San Francisco, CA—Although the prevalence of high-grade, aggressive non-Hodgkin lymphoma increases with age, survival outcomes for older patients are disproportionately inferior to those for younger patients. According to the results of a new study from the New York University (NYU) School of Medicine, differences in tumor biology may play a partial role in this discrepancy, but management of older patients differs because of preexisting comorbidities and geriatric syndromes. The researchers have shown that polypharmacy and potentially inappropriate medication use could adversely affect treatment outcomes in older patients with aggressive lymphoma.
“It seems plausible that drug-drug interactions during intensive chemotherapy may lead to increased toxicities or impaired chemotherapy delivery, which contributes to inferior survival. These data support using geriatric-specific, evidence-based, meticulous medication management to improve outcomes for elderly lymphoma patients during active treatment,” said Richard J. Lin, MD, PhD, Clinical Fellow in Hematology Oncology, NYU School of Medicine and Langone Medical Center, New York, at the 2016 Palliative Care in Oncology Symposium.
Dr Lin and colleagues retrospectively analyzed all patients with aggressive non-Hodgkin lymphoma aged ≥60 years who were diagnosed and treated for at least 1 cycle of chemotherapy at the NYU Langone Medical Center between January 1, 2009, and December 31, 2014. Treatment outcomes included tumor response assessment by Cheson criteria, progression-free survival, overall survival, and grades of significant treatment-related side effects.
Increased Toxicity from Potentially Inappropriate Medication Use
The analysis included 141 patients (median age, 71 years) with evaluable data after excluding patients with incomplete records.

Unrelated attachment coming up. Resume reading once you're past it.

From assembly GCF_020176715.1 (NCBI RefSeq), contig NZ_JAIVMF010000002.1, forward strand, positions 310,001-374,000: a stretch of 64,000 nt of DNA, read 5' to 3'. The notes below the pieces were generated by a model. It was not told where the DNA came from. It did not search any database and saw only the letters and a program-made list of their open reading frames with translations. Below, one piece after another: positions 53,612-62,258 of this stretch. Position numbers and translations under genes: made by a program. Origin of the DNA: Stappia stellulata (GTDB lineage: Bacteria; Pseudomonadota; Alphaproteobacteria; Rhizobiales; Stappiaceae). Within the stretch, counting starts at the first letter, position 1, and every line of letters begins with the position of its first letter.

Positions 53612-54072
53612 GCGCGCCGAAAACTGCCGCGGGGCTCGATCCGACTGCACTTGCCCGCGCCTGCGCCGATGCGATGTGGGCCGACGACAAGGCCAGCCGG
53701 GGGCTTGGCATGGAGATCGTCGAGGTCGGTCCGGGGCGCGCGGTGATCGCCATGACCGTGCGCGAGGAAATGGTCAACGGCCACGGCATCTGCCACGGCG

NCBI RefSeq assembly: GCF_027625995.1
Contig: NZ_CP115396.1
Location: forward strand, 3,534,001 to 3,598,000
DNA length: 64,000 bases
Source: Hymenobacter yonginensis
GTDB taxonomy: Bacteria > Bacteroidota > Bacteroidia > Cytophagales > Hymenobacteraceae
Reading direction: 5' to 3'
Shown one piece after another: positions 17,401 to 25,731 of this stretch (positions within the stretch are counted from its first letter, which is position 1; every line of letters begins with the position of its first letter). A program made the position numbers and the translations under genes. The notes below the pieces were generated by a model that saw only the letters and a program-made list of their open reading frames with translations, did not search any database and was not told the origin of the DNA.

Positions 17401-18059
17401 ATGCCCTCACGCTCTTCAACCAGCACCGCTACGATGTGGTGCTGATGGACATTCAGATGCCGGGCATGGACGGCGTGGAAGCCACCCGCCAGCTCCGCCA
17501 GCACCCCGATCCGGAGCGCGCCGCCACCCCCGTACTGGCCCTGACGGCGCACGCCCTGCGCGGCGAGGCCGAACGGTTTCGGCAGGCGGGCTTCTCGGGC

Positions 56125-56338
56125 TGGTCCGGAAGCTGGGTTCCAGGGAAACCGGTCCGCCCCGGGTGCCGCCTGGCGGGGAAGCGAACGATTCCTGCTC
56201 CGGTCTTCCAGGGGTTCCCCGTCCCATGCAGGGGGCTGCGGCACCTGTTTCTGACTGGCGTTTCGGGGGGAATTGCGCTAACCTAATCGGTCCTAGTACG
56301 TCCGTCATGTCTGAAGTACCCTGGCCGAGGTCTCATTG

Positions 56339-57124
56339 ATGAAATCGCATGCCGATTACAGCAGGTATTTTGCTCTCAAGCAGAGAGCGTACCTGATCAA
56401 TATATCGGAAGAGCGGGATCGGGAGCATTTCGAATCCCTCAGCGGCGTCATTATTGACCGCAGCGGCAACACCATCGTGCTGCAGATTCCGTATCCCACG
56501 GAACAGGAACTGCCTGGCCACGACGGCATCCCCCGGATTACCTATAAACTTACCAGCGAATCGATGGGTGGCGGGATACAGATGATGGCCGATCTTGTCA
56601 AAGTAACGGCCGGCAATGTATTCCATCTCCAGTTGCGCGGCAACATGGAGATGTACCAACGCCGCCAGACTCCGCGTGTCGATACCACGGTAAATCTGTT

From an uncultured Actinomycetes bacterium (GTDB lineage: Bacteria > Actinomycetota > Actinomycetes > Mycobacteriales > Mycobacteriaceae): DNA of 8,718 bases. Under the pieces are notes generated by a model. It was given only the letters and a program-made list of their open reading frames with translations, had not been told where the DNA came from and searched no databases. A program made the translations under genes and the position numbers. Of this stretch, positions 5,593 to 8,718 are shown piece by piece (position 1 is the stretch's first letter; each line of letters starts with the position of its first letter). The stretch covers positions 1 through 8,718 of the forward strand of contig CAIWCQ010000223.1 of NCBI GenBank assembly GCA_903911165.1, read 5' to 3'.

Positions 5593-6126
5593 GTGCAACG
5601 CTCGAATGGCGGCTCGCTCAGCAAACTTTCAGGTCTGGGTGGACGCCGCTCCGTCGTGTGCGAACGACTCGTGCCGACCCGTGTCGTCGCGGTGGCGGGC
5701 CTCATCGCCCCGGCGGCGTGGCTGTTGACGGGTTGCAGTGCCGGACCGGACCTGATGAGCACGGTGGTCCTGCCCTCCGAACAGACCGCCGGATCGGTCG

At the time of diagnosis, 44% of patients used >4 medications, and 47% used at least 1 potentially inappropriate medication. During first-line treatment, only 43% of patients received chemotherapy of adequate relative dose intensity (>85% scheduled dose), and 63% experienced toxicities that were grade 3 or greater.
Age, International Prognostic Index (a prognostic tool for patients with aggressive non-Hodgkin lymphoma), and potentially inappropriate medication use correlated with each other.
In addition, number of medications (P = .005) and potentially inappropriate medication use (P <.001) were associated with shortened progression-free survival by log-rank test. However, only albumin level predicted overall survival in multivariable analysis, the researchers noted.
Most importantly, however, potentially inappropriate medication use was strongly associated with grade 3 or greater toxicities in multivariable analysis (odds ratio, 7.4; P = .001).
“Drug-drug interactions may significantly impair the delivery of adequate chemotherapy dosage and increase toxicities, resulting in inferior survival outcomes. Our findings support the use of evidence-based geriatric and palliative care principles to guide meticulous medication management to eliminate outcome disparity in older lymphoma patients,” Dr Lin reported.
The researchers are currently validating these findings in an independent cohort of elderly patients with lymphoma.